We often encounter clients who have had a visa application refused but are unsure how to proceed. The UK government changed the law in April 2015, significantly reducing the number of avenues that one could use to appeal a negative decision. However, there are still a number of ways that one could use to dispute a refusal by the Home Office.
Under certain circumstances, and assuming certain conditions are met, an applicant has the right to challenge the Home Office’s decision on their immigration application if they believe a mistake has been made. There are strict time limits to make such challenges, usually between 14 and 28 days of receiving your application decision.
Right of Appeal
If the applicant has been refused entry to the UK or leave to remain, they may have a right of appeal to the Immigration Tribunal. Appeals are heard by independent judges who decide whether on not to uphold the decision of the Home Office. Appeals can be made against various decisions including the refusal of an asylum claim or humanitarian protection; a decision to deport an EEA national; a refusal to provide a permanent residence document to an EEA national; revocation of an asylum or humanitarian protection and revocation of British citizenship.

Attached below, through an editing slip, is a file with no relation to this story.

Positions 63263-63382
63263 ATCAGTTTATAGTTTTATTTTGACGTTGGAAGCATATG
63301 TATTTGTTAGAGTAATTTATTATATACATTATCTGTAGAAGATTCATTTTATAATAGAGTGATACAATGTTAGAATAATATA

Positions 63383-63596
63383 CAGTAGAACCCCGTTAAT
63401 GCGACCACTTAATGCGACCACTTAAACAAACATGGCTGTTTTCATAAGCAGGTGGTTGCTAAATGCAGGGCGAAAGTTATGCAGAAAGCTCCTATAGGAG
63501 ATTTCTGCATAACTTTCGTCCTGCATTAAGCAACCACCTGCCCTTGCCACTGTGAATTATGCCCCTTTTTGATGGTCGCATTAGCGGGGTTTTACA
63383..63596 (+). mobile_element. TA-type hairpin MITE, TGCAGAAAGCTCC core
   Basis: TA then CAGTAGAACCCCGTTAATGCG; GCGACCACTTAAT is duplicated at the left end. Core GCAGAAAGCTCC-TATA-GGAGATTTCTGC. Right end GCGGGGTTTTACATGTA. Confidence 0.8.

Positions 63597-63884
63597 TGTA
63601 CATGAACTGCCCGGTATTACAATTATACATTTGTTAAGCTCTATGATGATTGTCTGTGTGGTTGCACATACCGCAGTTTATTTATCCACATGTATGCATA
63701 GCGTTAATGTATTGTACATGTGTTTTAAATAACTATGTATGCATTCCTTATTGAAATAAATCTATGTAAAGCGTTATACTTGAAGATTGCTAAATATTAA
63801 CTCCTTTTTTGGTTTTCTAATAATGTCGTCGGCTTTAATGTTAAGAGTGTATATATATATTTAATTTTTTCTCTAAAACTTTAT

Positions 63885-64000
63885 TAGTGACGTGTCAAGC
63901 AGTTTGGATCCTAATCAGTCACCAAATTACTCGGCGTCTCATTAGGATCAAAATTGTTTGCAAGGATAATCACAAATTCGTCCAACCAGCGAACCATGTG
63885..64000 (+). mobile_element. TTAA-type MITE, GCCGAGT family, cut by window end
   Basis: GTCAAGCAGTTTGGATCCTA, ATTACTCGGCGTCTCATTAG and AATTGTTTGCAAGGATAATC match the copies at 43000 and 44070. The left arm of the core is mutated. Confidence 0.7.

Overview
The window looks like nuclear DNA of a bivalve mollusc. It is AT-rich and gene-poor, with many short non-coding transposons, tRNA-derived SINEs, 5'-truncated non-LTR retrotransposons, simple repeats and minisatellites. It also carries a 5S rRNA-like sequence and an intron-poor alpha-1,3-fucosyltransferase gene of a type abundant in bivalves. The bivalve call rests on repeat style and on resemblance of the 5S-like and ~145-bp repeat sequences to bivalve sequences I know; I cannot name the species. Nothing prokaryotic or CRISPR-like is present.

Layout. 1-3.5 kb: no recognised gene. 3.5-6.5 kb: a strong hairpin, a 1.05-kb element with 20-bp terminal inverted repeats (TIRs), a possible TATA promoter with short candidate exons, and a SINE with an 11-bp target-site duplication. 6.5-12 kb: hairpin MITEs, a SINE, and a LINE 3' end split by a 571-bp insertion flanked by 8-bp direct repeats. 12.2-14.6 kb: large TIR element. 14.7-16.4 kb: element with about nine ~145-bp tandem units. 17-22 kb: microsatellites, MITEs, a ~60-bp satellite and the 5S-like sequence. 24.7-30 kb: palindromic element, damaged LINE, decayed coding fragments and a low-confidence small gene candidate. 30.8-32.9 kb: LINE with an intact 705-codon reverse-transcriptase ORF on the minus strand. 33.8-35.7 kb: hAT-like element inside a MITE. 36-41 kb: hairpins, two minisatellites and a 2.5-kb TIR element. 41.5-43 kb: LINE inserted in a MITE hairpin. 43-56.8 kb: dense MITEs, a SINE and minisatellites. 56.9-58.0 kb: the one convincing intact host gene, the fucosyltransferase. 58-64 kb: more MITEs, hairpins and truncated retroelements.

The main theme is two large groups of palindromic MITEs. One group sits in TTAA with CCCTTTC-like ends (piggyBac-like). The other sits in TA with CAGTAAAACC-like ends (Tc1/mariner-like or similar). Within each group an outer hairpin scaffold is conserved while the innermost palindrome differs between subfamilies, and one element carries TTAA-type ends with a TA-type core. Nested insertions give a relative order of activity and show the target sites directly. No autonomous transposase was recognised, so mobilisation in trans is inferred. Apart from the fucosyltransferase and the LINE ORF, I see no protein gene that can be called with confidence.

If the applicant does not have a right of appeal, they may be entitled to an administrative review. An administrative review is available to applicants who feel that there was an error made in the decision by the Home Office and that they were incorrectly refused. This is an option for applicants who applied for their visa both within and outside the UK. Applicants may also be entitled to an administrative review if their visa was cancelled at the border.
Finally, an applicant may be entitled to have their decision reconsidered by the Home Office. A ‘reconsideration request’ may be made when the application was successful but there was an error made on the visa. This applies to applications to extend leave, switch current visas or settle in the UK as well as applications to transfer a visa vignette to a biometric residence permit.
It is important to note that different rules apply depending on whether applications were made within or outside the UK, and also whether the decision is being challenged from within or outside the UK.
Should you wish to find out more information about appealing a decision or to discuss any immigration issues, please contact us.
The information in this blog is for general information purposes only and does not purport to be comprehensive or to provide legal advice. Whilst every effort is made to ensure the information and law is current as of the date of publication it should be stressed that, due to the passage of time, this does not necessarily reflect the present legal position. Gherson accepts no responsibility for loss which may arise from accessing or reliance on information contained in this blog. For formal advice on the current law please don’t hesitate to contact Gherson. Legal advice is only provided pursuant to a written agreement, identified as such, and signed by the client and by or on behalf of Gherson